In the survey I mentioned at the beginning of the podcast, 79% of respondents also reported to having experienced workplace sexual harassment at management and senior management positions. Sexual harassment isn’t always male to female but can also be female to female, female to male and male to male.
Business and HR leaders first and foremost should have a sexual and workplace harassment policy that facilitates open communication between management and employees. Kate says that the policy should be easy to read by employees meaning less legal speak and more verbiage that is easy to understand by all individuals. Create a process for employees to bring forth their concerns to members within the organization. Train and communicate your sexual harassment workplace policy to managers. Kate mentions that requirements for sexual harassment training for managers and management are different. California, specifically has different requirements for managers. She suggests you research state-specific requirements and consider working with an attorney.
The best way to limit sexual harassment or any type of workplace harassment is for organizations to be open to every walk of life from all protected classes. Kate suggests that organizations should build inclusive communities and that prohibit comments from these kind of things at their work. Company leadership should be having discussions like the one between Kate and I on the podcast today.
What Should You Do If You Are Being Sexually Harassed at Work?
If you have experienced, sexual harassment or are being sexual harassed at work, Kate recommends talking to your organizational leaders and working with HR if you are comfortable. If not, she suggests working with federal agencies like the EEOC. They were created and establish not just to report claims of sexual harassment but to help provide resources and support to organizations.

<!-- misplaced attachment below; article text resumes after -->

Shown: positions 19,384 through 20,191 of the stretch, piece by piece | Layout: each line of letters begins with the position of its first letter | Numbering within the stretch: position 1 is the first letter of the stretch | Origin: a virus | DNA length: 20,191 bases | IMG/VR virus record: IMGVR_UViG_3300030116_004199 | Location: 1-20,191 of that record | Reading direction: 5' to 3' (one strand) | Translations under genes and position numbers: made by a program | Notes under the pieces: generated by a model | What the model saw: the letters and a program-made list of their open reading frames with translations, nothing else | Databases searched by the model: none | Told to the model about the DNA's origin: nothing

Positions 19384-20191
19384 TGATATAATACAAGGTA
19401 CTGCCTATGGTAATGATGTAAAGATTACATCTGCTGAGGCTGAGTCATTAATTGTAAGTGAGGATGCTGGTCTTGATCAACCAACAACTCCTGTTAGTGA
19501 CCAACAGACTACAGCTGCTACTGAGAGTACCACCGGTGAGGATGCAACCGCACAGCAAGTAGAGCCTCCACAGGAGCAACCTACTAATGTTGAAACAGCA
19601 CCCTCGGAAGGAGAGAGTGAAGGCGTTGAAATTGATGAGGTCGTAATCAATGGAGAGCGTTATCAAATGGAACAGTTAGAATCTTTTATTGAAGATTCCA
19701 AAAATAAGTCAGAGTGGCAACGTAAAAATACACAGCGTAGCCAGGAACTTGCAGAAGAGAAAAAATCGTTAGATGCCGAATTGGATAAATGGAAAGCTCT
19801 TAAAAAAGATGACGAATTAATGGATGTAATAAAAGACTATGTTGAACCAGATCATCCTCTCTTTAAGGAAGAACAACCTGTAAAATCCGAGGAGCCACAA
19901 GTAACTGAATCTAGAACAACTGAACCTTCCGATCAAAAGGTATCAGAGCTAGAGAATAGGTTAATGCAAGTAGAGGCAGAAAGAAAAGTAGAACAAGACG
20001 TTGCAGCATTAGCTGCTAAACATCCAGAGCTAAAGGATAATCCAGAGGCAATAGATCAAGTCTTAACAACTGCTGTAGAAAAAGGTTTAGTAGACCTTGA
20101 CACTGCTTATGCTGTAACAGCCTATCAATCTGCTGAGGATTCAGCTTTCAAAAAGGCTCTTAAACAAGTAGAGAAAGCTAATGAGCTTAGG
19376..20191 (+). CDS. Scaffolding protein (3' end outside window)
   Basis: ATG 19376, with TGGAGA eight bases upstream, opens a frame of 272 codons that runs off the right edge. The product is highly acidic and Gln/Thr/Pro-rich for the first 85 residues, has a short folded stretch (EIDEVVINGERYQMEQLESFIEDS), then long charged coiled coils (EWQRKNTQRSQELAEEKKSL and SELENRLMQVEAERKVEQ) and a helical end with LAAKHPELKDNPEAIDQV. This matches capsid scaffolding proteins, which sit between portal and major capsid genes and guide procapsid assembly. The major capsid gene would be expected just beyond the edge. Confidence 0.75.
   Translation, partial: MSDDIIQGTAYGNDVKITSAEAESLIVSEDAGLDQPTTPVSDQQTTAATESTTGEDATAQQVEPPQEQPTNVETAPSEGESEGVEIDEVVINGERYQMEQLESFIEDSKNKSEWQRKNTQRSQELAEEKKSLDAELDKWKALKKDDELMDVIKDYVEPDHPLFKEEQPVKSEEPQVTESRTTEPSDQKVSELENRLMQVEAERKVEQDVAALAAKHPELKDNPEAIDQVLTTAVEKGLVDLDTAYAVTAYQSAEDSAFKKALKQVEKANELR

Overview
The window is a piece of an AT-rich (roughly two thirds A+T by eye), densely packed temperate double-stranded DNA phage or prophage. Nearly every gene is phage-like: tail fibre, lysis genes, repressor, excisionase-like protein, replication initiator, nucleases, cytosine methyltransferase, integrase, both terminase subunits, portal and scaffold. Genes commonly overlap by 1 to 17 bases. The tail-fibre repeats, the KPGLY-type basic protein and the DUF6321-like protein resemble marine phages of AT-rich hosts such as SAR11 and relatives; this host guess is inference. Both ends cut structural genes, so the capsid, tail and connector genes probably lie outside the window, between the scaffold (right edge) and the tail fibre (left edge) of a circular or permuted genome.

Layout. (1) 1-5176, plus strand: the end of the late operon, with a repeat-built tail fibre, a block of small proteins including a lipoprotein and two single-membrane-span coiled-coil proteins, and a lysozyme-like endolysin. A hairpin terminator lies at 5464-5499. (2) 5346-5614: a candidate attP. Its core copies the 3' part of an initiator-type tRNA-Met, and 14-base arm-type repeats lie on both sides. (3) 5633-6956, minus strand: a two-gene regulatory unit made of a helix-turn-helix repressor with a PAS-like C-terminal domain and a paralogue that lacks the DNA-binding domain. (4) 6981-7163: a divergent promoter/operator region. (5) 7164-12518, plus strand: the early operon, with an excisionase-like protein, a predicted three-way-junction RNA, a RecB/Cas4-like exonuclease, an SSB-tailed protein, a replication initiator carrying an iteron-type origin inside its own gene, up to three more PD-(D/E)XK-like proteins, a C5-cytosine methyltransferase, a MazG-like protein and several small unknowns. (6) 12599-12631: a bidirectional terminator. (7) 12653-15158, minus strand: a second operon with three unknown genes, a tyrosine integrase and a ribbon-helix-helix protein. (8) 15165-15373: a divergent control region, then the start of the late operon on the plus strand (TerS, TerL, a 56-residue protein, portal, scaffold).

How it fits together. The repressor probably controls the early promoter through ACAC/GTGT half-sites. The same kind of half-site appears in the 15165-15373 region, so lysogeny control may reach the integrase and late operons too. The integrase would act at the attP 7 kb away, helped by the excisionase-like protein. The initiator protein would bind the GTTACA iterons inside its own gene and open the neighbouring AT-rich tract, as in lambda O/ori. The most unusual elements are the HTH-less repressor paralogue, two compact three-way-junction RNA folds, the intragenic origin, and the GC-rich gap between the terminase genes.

But what happens with the person who is sexual harassing employees is your CEO? Given the recent news that’s come to light by Trump, it’s a possibly especially for his organization. Kate suggests talking candidly with your CEO and that HR leaders are also obligated to report sexual harassment claims that involve the CEO to the company’s board of directors.
While the media reports regarding both Trump’s sexual harassing actions and comments are offensive. It’s the reality for a large workplace population, and for that reason I’m glad they have come to light to facilitate discussion on the topic and result in more awareness, conversations and organizational change. Take a listen to the podcast as we dive into more topics including how social media is changing workplace harassment and our HR investigations.
Connect with Kate Bischoff on LinkedIn.
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*A special thank you to my production team at Total Picture Radio.
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[…] some fascinating facts about workplace law and sexual harassment, listen to Workology Episode 100: How Prevalent is Sexual Harassment at Work & What We Can Do About It? with Kate Bischoff […]